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Richard G. Newell: I want to turn back for a moment directly to your book. There was a really fascinating extract in the book that appeared recently in the Wall Street Journal. In that you're talking about the prospect of an energy transition and you say, I'm going to quote here, “China is posed to be the big winner. Russia and the Middle East, exporters, the big losers. The US is likely to fall somewhere in between.” Talk us through a little bit why you reached those conclusions. What do you think is fueling China's success and what will ultimately determine whether the US ends up leading the world on energy or following others?
Daniel Yergin: I think China gets into the winner's circle in two things. One, if it imports less oil, because as we said before, oil's a strategic problem. China is more aggressively promoting the electric car than anybody else. Half the world's electric cars now are in, not surprisingly, China.
The other side is that China is focused on what they call new energies. It's 70 percent of the world's solar panels, lithium ion battery supply chain, rare earths; Their position in all of those things. As the world, as you say, makes that shift, they're in a very strong position. It does raise a question. This is a big research area that I'm helping to lead at IHS Markit: What are these new supply chains going to look like in a net zero carbon world? Under some scenarios, the amount of wind and solar capacity to put in is twice all the existing electric generating capacity in the world.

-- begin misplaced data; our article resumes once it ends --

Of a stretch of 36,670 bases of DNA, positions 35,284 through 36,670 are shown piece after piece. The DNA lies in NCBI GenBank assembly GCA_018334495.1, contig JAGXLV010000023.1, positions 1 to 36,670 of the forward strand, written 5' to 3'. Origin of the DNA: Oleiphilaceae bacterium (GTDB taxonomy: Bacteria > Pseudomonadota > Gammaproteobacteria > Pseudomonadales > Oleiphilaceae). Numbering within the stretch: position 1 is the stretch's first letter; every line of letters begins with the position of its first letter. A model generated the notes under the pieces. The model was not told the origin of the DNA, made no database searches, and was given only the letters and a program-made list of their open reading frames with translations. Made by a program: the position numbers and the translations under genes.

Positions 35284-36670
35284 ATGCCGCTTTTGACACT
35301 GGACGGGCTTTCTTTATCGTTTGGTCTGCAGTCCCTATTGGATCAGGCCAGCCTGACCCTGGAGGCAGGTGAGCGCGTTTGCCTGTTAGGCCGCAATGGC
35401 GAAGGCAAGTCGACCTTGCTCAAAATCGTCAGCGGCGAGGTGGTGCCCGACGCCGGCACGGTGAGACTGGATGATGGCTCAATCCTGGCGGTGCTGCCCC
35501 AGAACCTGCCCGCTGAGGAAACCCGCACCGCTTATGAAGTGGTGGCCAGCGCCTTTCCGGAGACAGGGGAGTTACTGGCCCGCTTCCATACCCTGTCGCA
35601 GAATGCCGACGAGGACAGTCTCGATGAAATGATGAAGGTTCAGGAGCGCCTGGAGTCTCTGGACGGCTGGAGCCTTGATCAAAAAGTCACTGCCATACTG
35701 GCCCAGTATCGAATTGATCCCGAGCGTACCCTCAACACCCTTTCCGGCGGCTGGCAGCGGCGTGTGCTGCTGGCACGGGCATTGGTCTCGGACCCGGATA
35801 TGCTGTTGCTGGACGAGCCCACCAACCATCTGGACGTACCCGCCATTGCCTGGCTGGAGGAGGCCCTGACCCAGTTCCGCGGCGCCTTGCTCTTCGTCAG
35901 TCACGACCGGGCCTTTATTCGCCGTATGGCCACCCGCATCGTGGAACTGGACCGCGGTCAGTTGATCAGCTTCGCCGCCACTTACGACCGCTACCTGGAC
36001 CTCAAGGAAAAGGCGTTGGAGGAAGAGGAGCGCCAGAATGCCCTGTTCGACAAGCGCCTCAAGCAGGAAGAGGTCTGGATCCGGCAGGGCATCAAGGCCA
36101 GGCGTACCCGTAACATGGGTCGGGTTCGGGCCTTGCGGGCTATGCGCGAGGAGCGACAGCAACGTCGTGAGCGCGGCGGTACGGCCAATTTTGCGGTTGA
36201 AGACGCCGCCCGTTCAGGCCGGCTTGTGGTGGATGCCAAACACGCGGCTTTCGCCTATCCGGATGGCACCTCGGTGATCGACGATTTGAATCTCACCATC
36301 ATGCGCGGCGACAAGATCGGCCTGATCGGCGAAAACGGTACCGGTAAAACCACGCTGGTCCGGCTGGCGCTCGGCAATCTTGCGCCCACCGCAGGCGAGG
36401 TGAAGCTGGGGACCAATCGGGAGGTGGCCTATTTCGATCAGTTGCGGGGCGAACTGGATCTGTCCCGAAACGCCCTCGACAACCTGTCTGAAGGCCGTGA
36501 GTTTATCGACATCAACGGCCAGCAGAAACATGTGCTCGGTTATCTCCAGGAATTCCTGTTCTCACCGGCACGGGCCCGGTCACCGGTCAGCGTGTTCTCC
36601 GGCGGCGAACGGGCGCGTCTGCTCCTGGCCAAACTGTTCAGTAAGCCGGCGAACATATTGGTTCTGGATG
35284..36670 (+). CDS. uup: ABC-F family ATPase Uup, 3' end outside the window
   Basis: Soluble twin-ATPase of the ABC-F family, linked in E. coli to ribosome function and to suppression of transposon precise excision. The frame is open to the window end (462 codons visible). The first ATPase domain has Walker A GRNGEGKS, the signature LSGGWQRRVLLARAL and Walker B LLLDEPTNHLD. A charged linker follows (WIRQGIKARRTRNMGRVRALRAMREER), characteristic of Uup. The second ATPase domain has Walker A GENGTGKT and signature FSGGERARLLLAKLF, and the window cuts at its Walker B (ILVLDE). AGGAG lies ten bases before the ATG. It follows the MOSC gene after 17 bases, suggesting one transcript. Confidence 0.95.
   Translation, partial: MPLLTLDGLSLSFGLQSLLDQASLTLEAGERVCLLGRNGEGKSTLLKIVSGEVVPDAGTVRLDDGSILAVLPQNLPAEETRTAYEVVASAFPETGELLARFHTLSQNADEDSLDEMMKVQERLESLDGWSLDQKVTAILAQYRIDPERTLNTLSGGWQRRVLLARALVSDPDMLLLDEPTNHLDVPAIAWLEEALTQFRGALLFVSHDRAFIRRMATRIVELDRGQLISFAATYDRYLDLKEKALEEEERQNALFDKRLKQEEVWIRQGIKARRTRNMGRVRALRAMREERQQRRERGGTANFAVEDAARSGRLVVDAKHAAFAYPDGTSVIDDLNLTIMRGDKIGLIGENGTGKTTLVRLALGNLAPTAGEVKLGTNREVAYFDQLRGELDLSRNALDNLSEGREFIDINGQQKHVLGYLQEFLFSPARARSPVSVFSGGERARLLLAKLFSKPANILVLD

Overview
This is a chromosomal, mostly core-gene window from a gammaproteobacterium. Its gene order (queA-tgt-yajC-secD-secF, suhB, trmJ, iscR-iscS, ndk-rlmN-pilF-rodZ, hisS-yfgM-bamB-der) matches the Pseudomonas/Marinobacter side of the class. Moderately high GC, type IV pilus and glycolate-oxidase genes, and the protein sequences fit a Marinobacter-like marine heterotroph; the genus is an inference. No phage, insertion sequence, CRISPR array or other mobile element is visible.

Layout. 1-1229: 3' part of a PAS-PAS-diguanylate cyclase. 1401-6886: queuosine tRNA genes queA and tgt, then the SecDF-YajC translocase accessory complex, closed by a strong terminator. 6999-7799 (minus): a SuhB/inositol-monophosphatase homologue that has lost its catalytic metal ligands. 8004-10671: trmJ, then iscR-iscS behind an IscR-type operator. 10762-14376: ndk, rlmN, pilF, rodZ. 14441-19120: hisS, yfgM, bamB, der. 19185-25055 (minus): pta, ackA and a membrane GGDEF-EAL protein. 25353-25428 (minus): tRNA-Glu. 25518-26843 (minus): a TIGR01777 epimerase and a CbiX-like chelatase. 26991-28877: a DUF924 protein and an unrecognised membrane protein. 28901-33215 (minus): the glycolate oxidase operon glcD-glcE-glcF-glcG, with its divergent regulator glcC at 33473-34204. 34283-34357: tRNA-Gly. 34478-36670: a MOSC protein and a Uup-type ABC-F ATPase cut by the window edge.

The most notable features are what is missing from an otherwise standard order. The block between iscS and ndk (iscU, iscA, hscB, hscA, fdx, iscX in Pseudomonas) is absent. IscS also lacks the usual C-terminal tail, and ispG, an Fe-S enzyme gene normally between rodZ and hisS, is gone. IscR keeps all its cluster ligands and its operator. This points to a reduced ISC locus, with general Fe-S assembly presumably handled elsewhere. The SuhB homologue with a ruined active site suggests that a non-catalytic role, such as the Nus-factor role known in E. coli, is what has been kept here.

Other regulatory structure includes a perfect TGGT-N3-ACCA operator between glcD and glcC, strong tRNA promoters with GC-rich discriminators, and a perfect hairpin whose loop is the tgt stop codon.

How are these supply chains going to work? This is where energy transition and geopolitics, which one is there and one is there, that's where they come together right now. I think China's in a strong position. Vladimir Putin said that Russia's government's revenues from oil have gone down from 40 percent to 30 percent and this was good. Of course, this went down because volumes are down and price is down. Russia still continues to struggle with diversifying its economy, which it's been talking about for 20 years.
Saudi Arabia’s GDP, directly and indirectly, is so dependent upon oil, and it is trying to diversify. Turns out diversification is hard under any circumstances. It's harder when you have COVID and then it also turns out in order to diversify away from oil you need a lot of oil revenues. Over decades they're going to be in trouble. That's why also Saudi Arabia talks about building up a sovereign wealth fund so they can be in a position of Norway and Abu Dhabi heavily diversified in the global economy.